Chinese Medicine - health and longevity philosophy
Traditional Chinese Medicine (TCM) goes back over 3,000 years and includes four distinct methods of treatment: herbology, acupuncture, manipulative therapy and food cures. It also encompasses the remedial exercises qi-gong and tai-ji.
In TCM, the understanding of the human body is based on the holistic understanding of the universe, and the treatment of illness is based primarily on the diagnosis and differentiation of syndromes.
This system of medicine is partly based on the idea that an energy, called qi (say "chee"), flows along pathways in the body called meridians. In this belief, if the flow of qi along these meridians is blocked or unbalanced, illness can occur.
Another important concept is "yin and yang". In this approach, all things, including the body, are composed of opposing forces called yin and yang. Health is said to depend on the balance of these forces. Traditional Chinese medicine focuses on maintaining the yin-yang balance to maintain health and prevent illness.
In order to maintain balance, it is also important for Chinese Medicine to understand the concept of the five elements, which refers to the nature of materials as well as their interrelationships, and can be applied into medical philosophy for clinical applications. The five elements are Wood, Fire, Earth, Metal and Water.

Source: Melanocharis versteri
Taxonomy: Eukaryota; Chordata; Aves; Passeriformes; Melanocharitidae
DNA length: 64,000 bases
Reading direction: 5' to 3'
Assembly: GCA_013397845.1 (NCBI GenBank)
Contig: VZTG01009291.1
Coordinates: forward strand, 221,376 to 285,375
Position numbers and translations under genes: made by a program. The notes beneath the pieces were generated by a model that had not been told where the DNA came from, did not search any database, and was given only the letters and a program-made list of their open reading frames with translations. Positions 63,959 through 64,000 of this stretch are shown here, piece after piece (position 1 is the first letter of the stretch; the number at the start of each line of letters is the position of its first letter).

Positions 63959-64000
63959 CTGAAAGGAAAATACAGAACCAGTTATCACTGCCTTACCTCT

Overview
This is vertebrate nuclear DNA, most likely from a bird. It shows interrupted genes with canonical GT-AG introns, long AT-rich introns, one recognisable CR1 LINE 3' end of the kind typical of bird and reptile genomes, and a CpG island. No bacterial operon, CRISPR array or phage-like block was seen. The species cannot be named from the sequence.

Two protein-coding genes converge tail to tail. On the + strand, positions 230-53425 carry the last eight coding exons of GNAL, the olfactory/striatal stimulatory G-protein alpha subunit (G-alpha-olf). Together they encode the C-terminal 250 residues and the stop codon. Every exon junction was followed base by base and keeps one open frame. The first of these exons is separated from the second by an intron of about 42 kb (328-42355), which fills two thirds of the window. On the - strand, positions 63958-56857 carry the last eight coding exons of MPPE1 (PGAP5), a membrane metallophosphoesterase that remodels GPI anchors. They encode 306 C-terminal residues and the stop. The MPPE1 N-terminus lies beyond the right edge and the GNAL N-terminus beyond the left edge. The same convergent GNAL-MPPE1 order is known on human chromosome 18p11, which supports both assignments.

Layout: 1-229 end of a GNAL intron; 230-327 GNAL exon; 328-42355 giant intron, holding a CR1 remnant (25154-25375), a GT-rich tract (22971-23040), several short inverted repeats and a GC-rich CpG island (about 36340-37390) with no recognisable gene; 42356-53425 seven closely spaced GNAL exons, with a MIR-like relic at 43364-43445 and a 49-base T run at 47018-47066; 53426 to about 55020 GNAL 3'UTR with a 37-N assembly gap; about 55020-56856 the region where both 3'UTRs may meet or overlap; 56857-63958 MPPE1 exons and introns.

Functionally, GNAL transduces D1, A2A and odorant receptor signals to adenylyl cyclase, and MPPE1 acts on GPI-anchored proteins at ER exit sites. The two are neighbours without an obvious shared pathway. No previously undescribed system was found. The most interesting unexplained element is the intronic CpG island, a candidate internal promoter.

Each of the five groups include categories such as a season, a direction, climate, stage of growth and development, internal organ, body tissue, emotion, aspect of the soul, taste, color, sound. Each individual can have a more predominant influence of one of the elements, expressing the strengths and weaknesses of that element, and also be more vulnerable to developing health issues related to their constitution.
The Five Elements reflect a deep understanding of natural law, the Universal order underlying all things in our world.
Chinese medical theory is not only used to diagnose and treat illnesses, but most concepts of its foundation can also be applied into our daily lives.
Ancient Chinese wisdom can be integrated into lifestyle, practical self-care, nutrition, sleep and other practices to create balance and promote health and longevity.